Go out there and be a good workamper.  Why not even be a great workamper!  I look forward to hearing your stories as you enjoy the lifestyle.  Leave a brief story below about your workamper experience!



Howard and Pam


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    • That's Just Travel on June 24, 2020 at 6:40 PM
    • Reply

    Absolutely! I try to be the most helpful and cheerful. It does bring it down when those types come into the mix. We have one leaving on Friday who has just been pure toxicity. Just today she got upset and stormed out without telling anymore when she had two hours left on her shift. This is probably about the 10th time just since December that she has done that. Fingers crossed the next person will be a better fit.

      • Roger Tetrault on August 21, 2023 at 7:49 PM
      • Reply

      You certainly zoomed straight to an unfortunate truth. People see us riding around in golf carts waving and smiling at customers and think “anybody can do that.” What they don’t see is when we’re up to our armpits in raw sewage fixing a broken pipe. They don’t see us handling a difficult and sometimes violent customer. They don’t see us when we get called out of bed at 3am to fix an electrical problem for a customer who forgot to turn on the circuit breaker. The measure of a good workamper is the one that endures the difficult times with a smile and a happy attitude.
      We have been doing it for 8 years and have already booked our ninth year. We love the travel and the excitement of discovering a new town and making new friends. The work is the means to be able to do those things.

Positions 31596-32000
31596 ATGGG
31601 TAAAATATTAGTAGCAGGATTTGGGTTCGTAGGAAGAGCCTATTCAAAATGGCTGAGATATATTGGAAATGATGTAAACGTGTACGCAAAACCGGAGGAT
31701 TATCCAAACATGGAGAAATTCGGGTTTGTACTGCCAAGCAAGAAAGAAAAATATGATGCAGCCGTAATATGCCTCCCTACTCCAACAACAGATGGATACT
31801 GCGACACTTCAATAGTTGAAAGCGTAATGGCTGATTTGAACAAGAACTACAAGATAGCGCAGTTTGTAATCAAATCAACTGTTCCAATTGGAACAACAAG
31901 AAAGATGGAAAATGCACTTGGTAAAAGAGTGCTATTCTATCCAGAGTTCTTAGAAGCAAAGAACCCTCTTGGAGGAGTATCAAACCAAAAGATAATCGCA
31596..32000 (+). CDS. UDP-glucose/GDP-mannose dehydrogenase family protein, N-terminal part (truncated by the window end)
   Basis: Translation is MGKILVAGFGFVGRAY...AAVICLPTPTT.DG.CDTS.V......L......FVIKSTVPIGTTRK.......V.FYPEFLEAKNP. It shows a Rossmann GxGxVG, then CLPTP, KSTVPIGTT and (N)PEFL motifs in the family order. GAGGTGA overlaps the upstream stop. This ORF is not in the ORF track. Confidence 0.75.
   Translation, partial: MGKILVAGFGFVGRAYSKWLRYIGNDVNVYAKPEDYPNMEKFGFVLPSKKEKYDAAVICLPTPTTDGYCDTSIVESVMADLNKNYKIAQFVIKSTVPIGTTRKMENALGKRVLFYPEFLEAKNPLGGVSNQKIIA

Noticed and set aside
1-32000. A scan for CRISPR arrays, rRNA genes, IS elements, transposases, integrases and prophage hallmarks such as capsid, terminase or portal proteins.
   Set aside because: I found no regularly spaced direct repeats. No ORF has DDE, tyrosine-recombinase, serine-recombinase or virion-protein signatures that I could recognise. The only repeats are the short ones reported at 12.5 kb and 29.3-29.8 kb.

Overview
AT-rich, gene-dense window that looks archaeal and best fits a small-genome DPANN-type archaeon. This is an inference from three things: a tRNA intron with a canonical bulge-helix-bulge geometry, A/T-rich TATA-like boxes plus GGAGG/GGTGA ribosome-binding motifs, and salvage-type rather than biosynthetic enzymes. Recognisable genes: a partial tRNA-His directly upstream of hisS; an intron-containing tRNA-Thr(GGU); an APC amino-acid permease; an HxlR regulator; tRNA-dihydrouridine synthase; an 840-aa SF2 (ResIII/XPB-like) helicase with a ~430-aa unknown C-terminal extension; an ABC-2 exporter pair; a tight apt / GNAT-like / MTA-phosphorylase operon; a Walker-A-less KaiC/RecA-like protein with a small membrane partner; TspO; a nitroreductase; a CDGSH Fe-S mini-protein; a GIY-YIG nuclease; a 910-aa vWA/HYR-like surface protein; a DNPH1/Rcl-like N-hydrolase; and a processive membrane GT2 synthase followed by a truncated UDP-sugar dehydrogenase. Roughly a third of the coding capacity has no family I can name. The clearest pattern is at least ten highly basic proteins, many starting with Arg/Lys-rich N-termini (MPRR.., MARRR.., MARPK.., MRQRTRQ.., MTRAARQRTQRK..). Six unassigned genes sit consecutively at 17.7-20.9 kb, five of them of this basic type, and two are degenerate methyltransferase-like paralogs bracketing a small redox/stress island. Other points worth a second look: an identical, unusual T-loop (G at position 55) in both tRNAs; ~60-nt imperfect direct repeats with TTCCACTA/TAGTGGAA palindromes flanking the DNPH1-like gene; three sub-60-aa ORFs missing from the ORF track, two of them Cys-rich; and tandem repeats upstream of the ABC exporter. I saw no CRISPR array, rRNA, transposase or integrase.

I have to admit I get frustrated when I see wannabe workers trying for jobs while they live in a van or a tent. We studied and planned for fifteen years, drive an $85k truck towing a $110k fifth wheel. We made a tremendous investment for the privilege of doing this work. Yet our competition for the jobs are a couple 20-somethings that buy some camping gear at Walmart and believe they stack up. They don’t.

    • Jay Long on October 24, 2018 at 4:06 PM
    • Reply

    Hi Howard!
    I am grateful and understand the meaning of the ugly workamper. I usually instigate the thought of loving what you do whenever approached by someone who is interested in a career and looking only at the the benefits ($). “Life is a banquet and some poor suckers are starving to death.” Yes, Auntie Mame was an uplifting,old and precocious movie. But one has to love the positivity she exudes no matter the consequences she ultimately endures.
    I’m a hair stylist and a master of none. The one talent i have most is the striving to keep my clients happy with their looks, aka their own ego! I am realizing people, as a whole, are becoming more entitled with their so called needs. The younger generations are essentially born into this and it is becoming sadder by the day. The opposition is the naturally effective parenting habits which are rare and extremely noticeable. I trust the older generations, being on the border myself, and usually find myself reliant on their input. These persons tend to understand the true meaning of needs and its difference of wants. Real people endured the great depression. I grew up in the rural areas of Texas and my grandparents all lived through the depression era. I listened and I understand the differences of opinion between the generations and why they exist.
    My question for you is: Is this a lifestyle for someone who has handy man abilities and only limited experience in the field? If you were hiring, what would you expect a person with my general outlook to perform every day in a typical workamper job?
    Jay Long
    P.S. I don’t mind direct criticism or a plethora of exclamation marks!!! hehe!!!!!!!!! We’re not publishing for a noble prize here!!!!

    1. Thanks for stopping by our website Jay and sharing!

      In regards to your question, handyman abilities are always in demand in RV parks. To what degree your skills would adapt to a workamper employers needs depends on what your skills are. You would have to apply for a job you think you could perform and have a discussion with the RV park owner to see if your skills would be an asset to them.

      There are many workamper jobs out there. A membership to Workmaper News ( – use code AMB206) will give you a wide sampling of work camper opportunities. There are so many types of jobs Jay that I think referring to this source will be the best way to answer your question about the typical work camper job that is available.

    • Don LaBreck on August 23, 2018 at 9:41 AM
    • Reply